Saturday, October 31, 2009

Day 2 of Freedom

The postings on this site are my own and don't necessarily represent IBM's positions, strategies or opinions.

Inspired by My Friend Helen

Pat has gone to pick up the stray mini-pumpkins from last night's jack-o-lantern lighting fest at the Presby Iris Gardens and I can see from the web-cam that she has her work cut out for her.

My friend Helen has been blogging super-honestly and it's heartening to read -- picks me up, even when the entries are sad, and makes me feel more connected to humanity. I'll try to follow her example:

Anyone who knows me knows that I'm known for my enthusiasm. So how can such an enthusiastic person be depressed? It's a good question, and it *is* unnerving to be so, as I'm used to being easily delighted, highly-appreciative, observant of my surroundings and generally ready to laugh when provoked.

Thankfully, Pat still can provoke me. From the silly to the hilarious, Pat can make me giggle. Yesterday, during a lower-than-typical point -- my period had finally arrived -- I heard a huge diesel engine expelling exhaust on our street, and said, "What's that?" even as I knew.

"It's me," Pat said. That's just silly. And from a few weeks ago, a friend of my mom died, who she never allowed herself to be romantic with, as she believed he had served in the Norwegian version of Hitler Youth as a kid. When he died, Pat said, "He may have been an anti-Semite, but he was *her* anti-Semite." Hilarious.

Do I feel free, coming out as depressed? Sort of. I'm grateful that my employer does not discriminate based on genetics -- and though I've got no proven connection between my genes and this depression, somehow that non-discrimination policy is encouraging me to be myself.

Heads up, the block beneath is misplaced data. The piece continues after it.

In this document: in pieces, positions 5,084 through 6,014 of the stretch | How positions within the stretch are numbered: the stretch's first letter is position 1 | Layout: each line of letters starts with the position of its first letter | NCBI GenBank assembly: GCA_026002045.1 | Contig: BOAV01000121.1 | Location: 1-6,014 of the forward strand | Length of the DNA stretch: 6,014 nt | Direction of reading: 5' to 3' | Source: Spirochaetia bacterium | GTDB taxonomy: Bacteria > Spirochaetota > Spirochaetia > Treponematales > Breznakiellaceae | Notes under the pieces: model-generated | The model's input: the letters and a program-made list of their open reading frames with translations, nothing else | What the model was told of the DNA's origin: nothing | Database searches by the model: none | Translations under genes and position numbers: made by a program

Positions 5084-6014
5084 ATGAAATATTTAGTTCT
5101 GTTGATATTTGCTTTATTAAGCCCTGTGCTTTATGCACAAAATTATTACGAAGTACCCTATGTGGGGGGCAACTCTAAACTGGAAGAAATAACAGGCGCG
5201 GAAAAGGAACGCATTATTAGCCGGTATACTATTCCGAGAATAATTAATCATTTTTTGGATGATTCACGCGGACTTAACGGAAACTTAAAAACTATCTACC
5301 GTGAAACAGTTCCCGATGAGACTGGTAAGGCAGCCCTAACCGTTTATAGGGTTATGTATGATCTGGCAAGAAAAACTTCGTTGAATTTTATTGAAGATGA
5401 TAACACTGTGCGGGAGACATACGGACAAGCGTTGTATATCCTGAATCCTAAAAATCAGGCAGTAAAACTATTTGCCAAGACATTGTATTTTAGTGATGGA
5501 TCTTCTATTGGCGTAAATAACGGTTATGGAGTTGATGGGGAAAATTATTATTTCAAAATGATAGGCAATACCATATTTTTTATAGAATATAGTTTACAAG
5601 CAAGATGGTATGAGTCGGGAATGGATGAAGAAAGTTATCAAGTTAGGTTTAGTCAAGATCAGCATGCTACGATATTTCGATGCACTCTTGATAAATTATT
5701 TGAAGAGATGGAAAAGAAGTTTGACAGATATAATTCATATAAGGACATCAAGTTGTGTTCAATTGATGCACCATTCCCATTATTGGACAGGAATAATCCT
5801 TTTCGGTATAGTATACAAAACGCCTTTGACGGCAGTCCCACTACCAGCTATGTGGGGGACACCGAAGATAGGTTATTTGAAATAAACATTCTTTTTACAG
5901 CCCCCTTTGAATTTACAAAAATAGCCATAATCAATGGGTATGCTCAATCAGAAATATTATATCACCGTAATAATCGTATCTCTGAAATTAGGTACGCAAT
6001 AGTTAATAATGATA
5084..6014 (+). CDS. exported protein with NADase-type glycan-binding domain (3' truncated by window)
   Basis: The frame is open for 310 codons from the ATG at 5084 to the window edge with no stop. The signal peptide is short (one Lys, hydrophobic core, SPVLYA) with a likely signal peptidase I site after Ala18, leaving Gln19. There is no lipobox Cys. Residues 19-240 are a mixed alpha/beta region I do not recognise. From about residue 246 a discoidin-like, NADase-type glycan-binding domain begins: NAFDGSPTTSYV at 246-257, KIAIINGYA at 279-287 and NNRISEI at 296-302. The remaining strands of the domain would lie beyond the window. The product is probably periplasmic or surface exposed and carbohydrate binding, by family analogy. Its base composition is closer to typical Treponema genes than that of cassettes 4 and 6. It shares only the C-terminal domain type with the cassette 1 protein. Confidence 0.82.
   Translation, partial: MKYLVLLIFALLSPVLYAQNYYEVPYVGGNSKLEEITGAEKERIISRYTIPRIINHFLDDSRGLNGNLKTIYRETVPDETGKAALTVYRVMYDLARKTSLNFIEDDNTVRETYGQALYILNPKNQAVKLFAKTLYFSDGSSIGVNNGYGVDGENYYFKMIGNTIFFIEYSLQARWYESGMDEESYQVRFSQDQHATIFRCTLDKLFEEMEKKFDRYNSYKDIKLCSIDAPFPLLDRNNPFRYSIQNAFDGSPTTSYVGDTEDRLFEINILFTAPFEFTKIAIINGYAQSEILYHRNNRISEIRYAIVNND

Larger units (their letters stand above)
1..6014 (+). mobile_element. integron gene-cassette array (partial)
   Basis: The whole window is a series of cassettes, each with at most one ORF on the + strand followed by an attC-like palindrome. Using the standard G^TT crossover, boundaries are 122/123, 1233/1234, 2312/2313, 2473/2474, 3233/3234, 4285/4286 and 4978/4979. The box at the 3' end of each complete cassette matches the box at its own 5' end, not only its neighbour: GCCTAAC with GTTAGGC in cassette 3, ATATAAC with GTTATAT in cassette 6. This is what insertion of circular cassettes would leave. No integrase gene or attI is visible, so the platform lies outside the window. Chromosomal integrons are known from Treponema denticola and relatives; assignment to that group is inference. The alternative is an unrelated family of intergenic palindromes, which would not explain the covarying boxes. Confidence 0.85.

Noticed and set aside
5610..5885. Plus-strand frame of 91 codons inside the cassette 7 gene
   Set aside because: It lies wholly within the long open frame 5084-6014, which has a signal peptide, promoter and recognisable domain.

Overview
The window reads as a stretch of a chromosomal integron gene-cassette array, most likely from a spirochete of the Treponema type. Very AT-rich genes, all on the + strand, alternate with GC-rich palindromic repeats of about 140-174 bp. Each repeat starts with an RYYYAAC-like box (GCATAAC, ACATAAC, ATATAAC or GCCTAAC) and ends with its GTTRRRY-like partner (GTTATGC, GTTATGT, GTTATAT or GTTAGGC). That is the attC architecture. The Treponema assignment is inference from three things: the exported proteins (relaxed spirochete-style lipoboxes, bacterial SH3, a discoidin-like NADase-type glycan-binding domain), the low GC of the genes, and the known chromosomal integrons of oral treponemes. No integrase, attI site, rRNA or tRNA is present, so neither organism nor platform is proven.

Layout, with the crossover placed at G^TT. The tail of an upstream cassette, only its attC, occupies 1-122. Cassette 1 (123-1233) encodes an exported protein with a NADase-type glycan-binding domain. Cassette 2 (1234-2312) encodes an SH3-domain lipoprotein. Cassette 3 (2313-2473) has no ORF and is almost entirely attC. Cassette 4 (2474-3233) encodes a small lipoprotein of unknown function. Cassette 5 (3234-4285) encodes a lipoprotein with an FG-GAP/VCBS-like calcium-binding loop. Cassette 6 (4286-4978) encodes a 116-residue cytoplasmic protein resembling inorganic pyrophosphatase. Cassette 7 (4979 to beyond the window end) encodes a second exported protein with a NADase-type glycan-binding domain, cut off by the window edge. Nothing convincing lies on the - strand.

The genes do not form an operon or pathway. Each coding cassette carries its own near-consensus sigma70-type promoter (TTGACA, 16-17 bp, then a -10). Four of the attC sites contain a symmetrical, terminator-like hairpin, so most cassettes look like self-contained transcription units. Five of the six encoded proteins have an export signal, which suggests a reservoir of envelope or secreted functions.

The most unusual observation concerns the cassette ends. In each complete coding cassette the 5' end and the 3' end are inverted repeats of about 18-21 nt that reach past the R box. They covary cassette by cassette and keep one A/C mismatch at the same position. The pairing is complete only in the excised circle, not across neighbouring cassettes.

I woke up, reasoning, hardly anyone reads your blog in any case, Sarah....No offense meant to anyone who does, and thank you for doing so. In other words, if I weigh what it has been costing me to stay silent, rather than write and share my actual feelings against playing it safe and avoiding this topic of prolonged sadness, I feel less ultimately vulnerable in choosing to share it.

The other day, I was speaking with a friend who will be visiting us from a faraway country. I have not seen my friend in years. She was joking (or not) about how she'd need to abstain from chocolate, so that she wouldn't be heavy when she saw us.

I told her, "I wish my head weren't so heavy. I don't think I'm the person you remember first meeting anymore," and then I began to cry.

"Oh, Sarah, I haven't yet made my flight-plans. Let me know if you want me to take an extra day off and we can just sit in the house and talk if you need to."

I didn't accept my friend's offer, and then I almost wrote to her later, agreeing. Discretion won for once, though, and I opted to let her go home on schedule.

I need to thank God that this depression isn't grandly-justified, and really, is probably based on low-humility; I thought I would be further along in life by now -- even saying that aloud makes me feel ungrateful. It's irrational, as on the one hand, in my early-twenties, I couldn't imagine what the future held, and certainly didn't expect it to be what it has become -- with a partner of 17 years so far; and a chunk of time spent in India, doing meaningful work; and being cat-parents to two sister-cats; and being a highly-successful grad student; and being the aunt of four great kids; and living in a gorgeous town in a great house, but still....

I care too much about what others think of me; I'm not yet a famous writer; I did not have a child organically or otherwise, and haven't yet determined how in any case to leave a meaningful legacy; and in my ego-centric mind, I thought I'd be more famous generally by now. I think these are my main reasons for the depression.

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